15. Engineering Cyanobacterial Cell Morphology for Enhanced Recovery and Processing of Biomass.

    PubMed

    Jordan, Adam; Chandler, Jenna; MacCready, Joshua S; Huang, Jingcheng; Osteryoung, Katherine W; Ducat, Daniel C

    2017-02-24

    Cyanobacteria are emerging as alternative crop species for the production of fuels, chemicals, and biomass. Yet, the success of these microbes depends upon the development of cost-effective technologies that permit scaled cultivation and cell harvesting. Here, we investigate the feasibility of engineering cell morphology in order to improve biomass recovery and decrease energetic costs associated with lysing cyanobacterial cells. Specifically, we modify the levels of Min system proteins in Synechococcus elongatus sp. PCC 7942. The Min system has established functions in controlling cell division by regulating assembly of FtsZ, a tubulin-like protein required to define the bacterial division plane. We show that altering expression of two FtsZ-regulatory proteins, MinC and Cdv3, permits control over cell morphology by disrupting FtsZ localization and cell division, without preventing continued cell growth. By varying the expression of these proteins, we can tune the length of cyanobacterial cells across a broad dynamic range: anywhere from a ∼20% increased length relative to wildtype to near-millimeter lengths. Highly elongated cells exhibit increased rates of sedimentation under low centrifugal forces or by gravity-assisted settling. Furthermore, hyperelongated cells are also more susceptible to lysis through the application of mild physical stress. Collectively, these results demonstrate a novel approach towards decreasing harvesting and processing costs associated with mass cyanobacterial cultivation through altering morphology at the cellular level.Importance: We show that the cell length of a model cyanobacterial species can be programmed through the rational manipulation of expression of protein factors that suppress cell division. In some instances, we are able to increase the size of these cells to near millimeter lengths through this approach. The resulting elongated cells have favorable properties with regard to cell harvesting and lysis. Furthermore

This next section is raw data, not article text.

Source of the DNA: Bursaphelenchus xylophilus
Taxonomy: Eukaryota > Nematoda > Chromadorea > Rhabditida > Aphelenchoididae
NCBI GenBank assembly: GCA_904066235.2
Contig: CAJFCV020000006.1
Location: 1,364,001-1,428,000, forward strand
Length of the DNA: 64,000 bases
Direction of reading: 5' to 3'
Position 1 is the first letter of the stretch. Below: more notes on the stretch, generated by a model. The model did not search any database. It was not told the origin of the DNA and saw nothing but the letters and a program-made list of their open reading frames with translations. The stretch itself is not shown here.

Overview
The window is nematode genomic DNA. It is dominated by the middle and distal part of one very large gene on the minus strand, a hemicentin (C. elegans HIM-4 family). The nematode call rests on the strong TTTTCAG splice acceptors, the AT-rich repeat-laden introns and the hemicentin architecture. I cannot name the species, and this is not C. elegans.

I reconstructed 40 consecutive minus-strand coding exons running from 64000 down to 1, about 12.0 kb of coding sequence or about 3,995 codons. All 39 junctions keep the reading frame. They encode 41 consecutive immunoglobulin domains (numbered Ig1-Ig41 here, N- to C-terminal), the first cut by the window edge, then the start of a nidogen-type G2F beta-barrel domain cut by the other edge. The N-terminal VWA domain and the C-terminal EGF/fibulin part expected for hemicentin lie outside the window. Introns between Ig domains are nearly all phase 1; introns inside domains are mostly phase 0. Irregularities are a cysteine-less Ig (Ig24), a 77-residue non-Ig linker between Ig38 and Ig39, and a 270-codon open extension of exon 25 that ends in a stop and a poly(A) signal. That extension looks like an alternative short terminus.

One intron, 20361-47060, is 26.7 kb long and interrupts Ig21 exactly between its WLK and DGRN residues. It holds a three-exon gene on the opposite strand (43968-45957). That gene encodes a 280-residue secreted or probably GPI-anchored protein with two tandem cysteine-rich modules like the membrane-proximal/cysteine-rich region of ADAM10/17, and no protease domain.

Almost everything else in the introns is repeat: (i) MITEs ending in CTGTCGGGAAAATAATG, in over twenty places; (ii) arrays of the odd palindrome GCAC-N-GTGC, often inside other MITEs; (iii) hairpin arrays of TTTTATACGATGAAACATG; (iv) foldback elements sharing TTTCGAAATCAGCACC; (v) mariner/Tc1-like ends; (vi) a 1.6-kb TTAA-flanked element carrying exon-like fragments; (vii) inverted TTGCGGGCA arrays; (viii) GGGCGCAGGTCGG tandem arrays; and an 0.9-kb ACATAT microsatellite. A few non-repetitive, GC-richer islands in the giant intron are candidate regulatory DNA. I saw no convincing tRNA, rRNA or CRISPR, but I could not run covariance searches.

16. Large plasmonic fluorescence enhancement of cyanobacterial photosystem I coupled to silver island films

    NASA Astrophysics Data System (ADS)

    Czechowski, N.; Lokstein, H.; Kowalska, D.; Ashraf, K.; Cogdell, R. J.; Mackowski, S.

    2014-07-01

    A large, two-orders-of-magnitude enhancement of fluorescence emission from cyanobacterial Photosystem I (PSI) coupled to plasmonic excitations in silver island films was observed. Such a high value has not been reported for metal-enhanced fluorescence of photosynthetic pigment-protein complexes before. The dramatic enhancement of the PSI emission occurs when PSI is excited resonantly into the Qx and Qy bands of chlorophyll a. In contrast, excitation in the carotenoid absorption band yields ten times lower enhancement factors. We attribute these large values of enhancement factor to plasmon-induced activation of excitation and emission channels absent for isolated PSI complexes.

  17. Freshwater cyanobacterial blooms and primary liver cancer epidemiological studies in Serbia.

    PubMed

    Svircev, Zorica; Krstic, Svetislav; Miladinov-Mikov, Marica; Baltic, Vladimir; Vidovic, Milka

    2009-01-01